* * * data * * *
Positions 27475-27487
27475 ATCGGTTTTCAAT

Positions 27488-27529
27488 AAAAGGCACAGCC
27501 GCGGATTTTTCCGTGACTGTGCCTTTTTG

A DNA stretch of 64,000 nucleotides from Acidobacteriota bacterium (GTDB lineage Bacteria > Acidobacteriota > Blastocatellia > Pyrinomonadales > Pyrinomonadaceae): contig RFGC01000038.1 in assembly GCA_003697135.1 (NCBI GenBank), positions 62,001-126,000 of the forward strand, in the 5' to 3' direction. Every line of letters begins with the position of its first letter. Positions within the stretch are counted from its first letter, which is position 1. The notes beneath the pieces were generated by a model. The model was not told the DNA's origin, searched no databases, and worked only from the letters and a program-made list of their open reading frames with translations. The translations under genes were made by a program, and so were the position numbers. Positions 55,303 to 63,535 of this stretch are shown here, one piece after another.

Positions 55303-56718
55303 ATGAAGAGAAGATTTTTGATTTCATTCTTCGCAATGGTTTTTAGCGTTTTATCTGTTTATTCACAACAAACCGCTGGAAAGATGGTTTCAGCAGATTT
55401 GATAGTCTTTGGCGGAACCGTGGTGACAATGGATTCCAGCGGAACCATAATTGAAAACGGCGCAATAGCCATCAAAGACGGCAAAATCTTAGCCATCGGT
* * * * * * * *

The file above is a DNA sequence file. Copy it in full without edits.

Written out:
Positions 27475-27487
27475 ATCGGTTTTCAAT

Positions 27488-27529
27488 AAAAGGCACAGCC
27501 GCGGATTTTTCCGTGACTGTGCCTTTTTG

A DNA stretch of 64,000 nucleotides from Acidobacteriota bacterium (GTDB lineage Bacteria > Acidobacteriota > Blastocatellia > Pyrinomonadales > Pyrinomonadaceae): contig RFGC01000038.1 in assembly GCA_003697135.1 (NCBI GenBank), positions 62,001-126,000 of the forward strand, in the 5' to 3' direction. Every line of letters begins with the position of its first letter. Positions within the stretch are counted from its first letter, which is position 1. The notes beneath the pieces were generated by a model. The model was not told the DNA's origin, searched no databases, and worked only from the letters and a program-made list of their open reading frames with translations. The translations under genes were made by a program, and so were the position numbers. Positions 55,303 to 63,535 of this stretch are shown here, one piece after another.

Positions 55303-56718
55303 ATGAAGAGAAGATTTTTGATTTCATTCTTCGCAATGGTTTTTAGCGTTTTATCTGTTTATTCACAACAAACCGCTGGAAAGATGGTTTCAGCAGATTT
55401 GATAGTCTTTGGCGGAACCGTGGTGACAATGGATTCCAGCGGAACCATAATTGAAAACGGCGCAATAGCCATCAAAGACGGCAAAATCTTAGCCATCGGT